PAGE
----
Graffiti of swastika on a softball field dugout in Wellsville, N.Y., Nov. 9, 2016. Brian Quinn, Wellsville Daily Reporter
June 24, 2023
One of the constant features of US society is, to put it crudely, that it is an enigmatic mixture of the worst and the best.
Few who have followed this country from abroad over decades would dispute that the US has spearheaded a lot of essentially good developments, ideas and products that have benefited itself and the world. The other side of the US is that, over time, it has decayed into innumerable dimensions and types of domestic and global violence and become more destructive to the rest of the world and itself than it has ever been – and than any other country.
The main historical catchwords are genocide on its native people, the slave trade, racism, socioeconomic inequality, discrimination in terms of justice, employment, incarceration, health care, housing, work and business, voting rights, military service, extreme poverty, class divisions, and many more. Today, the idea that the US society was a melting pot and a place for everyone to try their hand and get to the top is, at least today, much more of a public relations stunt than a sociological fact.
Towering people who fought for the betterment of these fundamental points were killed – the Kennedys and Martin Luther King, Jr. A future president who would embark on a deep-rooted change on these dimensions would likely suffer the same fate.
The fact that these inter-related domestic problems have not been solved decades ago must be explained by there being elites and classes who do not want them to be solved, benefit from them and have the power to prevent deep change. Stagnation, in other words.
Thus, the Americans and the rest of the world are stuck with the tragedy of two extremely unattractive presidential candidates – Biden and Trump, who have no sense or ability to embark on deep change policies – and Robert F Kennedy, Jr., who has already been barred from certain media or demonised although he is the only candidate with a vision – a vision constructive also for the larger world. US democracy is, therefore, coming to an end.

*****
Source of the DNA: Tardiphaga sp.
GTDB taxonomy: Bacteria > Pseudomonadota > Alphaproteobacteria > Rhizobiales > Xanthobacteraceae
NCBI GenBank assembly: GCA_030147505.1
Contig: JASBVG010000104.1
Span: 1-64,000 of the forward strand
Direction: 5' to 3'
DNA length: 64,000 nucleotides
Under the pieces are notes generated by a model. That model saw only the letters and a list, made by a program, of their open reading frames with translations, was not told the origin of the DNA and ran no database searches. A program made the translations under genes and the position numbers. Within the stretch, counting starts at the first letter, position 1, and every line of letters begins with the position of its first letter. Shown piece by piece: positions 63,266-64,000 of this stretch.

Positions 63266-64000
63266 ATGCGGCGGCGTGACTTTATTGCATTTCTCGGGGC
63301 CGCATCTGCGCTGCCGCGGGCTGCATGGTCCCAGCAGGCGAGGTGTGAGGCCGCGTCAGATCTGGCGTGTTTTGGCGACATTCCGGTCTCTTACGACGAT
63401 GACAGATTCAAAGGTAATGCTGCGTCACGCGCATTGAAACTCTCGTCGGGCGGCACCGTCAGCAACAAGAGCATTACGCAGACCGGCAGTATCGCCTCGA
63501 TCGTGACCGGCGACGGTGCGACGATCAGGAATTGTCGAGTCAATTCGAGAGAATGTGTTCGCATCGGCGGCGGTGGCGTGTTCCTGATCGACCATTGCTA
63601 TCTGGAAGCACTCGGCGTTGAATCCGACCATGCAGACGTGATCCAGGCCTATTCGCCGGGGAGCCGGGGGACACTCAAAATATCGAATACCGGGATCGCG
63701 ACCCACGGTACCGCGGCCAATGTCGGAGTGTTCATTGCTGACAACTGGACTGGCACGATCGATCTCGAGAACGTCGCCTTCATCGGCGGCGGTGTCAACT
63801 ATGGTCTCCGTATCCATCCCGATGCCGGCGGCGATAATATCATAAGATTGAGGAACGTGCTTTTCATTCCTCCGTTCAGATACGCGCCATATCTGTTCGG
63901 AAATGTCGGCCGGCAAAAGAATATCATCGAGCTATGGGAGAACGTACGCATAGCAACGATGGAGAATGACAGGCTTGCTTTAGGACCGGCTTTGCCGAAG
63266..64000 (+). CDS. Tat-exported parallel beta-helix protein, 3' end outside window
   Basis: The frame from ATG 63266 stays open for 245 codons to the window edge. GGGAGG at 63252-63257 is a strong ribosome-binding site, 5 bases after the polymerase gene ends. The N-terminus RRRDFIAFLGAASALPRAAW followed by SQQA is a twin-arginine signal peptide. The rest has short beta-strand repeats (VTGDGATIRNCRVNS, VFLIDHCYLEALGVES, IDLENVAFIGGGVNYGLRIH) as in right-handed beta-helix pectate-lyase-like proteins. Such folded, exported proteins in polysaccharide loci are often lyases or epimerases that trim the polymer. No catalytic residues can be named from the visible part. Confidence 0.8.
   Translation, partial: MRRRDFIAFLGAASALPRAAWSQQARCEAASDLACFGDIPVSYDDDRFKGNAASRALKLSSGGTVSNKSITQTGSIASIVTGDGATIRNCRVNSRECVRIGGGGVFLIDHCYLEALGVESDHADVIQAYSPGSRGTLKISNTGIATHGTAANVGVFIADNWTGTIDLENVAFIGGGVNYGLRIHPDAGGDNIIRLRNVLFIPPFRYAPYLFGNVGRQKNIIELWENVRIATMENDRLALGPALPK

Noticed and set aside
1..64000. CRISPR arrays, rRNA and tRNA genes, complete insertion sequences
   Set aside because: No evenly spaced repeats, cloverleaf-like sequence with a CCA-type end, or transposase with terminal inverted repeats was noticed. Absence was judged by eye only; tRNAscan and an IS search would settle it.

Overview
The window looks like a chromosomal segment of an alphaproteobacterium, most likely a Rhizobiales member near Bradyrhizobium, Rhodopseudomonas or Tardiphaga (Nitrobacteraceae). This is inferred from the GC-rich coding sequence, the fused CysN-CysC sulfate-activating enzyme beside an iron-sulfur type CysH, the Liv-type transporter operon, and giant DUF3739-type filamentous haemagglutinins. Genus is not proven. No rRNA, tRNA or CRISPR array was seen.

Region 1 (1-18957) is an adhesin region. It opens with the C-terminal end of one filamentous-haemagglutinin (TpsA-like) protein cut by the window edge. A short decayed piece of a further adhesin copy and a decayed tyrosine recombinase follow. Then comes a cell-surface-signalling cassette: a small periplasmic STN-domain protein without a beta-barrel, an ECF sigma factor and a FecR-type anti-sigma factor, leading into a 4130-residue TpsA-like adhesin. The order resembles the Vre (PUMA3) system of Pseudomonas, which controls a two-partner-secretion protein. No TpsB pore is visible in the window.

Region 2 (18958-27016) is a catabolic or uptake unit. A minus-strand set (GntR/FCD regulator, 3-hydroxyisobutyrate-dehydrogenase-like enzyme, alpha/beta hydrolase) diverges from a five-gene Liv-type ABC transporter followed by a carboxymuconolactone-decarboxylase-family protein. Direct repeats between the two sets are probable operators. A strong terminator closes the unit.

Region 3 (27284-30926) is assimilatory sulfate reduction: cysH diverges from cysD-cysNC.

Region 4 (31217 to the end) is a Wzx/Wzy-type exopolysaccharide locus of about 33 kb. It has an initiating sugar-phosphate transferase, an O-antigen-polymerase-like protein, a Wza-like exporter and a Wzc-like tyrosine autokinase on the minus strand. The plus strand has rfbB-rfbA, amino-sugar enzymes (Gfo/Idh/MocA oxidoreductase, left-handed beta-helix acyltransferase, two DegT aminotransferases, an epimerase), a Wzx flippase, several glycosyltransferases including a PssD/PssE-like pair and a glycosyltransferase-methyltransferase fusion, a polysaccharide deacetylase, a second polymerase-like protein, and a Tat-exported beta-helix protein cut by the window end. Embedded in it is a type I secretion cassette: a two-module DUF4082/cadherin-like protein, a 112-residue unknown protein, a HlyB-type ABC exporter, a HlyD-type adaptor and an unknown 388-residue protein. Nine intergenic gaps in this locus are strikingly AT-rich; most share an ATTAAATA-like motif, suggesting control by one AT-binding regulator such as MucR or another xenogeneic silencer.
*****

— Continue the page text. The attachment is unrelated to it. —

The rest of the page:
The US insists on being Second To None, the only world leader, and the only real empire. However, its main contributions to the contemporary world is warfare, threats, Cold War policies, cancellation, armament, arms sales, sanctions, demonisation of countries that could be friends but must be seen as enemies, arrogance, lack of a global vision – which a global power must have – and a fundamental incapacity to adapt to the ongoing, rapid world order change towards cooperation, multipolarity and non-intervention in domestic affairs of other countries and culture, i.e. a world without missionaries with their Bibles and, if not yielding the desired results, the Sword.
Add to these, violation of some of its fundamental historical values like freedom of the press, promotion of double and triple standards and the pervasive belief that the US remains both exceptional(ist) and indispensable and, therefore, can do what it tells others is unacceptable or evil.
Macro-historian such as Arnold Toynbee have documented that empires emerge and rise, they have a peak and mature point and then – just as everything looks so promising and monotonous group think confirms that ”We’re second to none” across several power scales – the decline begins and leads to fall. But like the passengers aboard Titanic, they deny or pretend not to see what is happening.
Because of the wish to dominate, not cooperate, the us US manifest destiny seems now to be down and out.
If sociological laws exist, one is that empires go down, sooner or later. Why? Most often because of over-militarisation and over-extension, lack of legitimacy in the eyes of others, lack of vision and innovation, humility and the ability to listen and adapt. Fatigue because of too much success. They are all internal factors, not external conquerors.
Let’s now address two connected questions: Why is violence such a fundamental dimension of the North American society? How is it connected to the global role of the US Empire?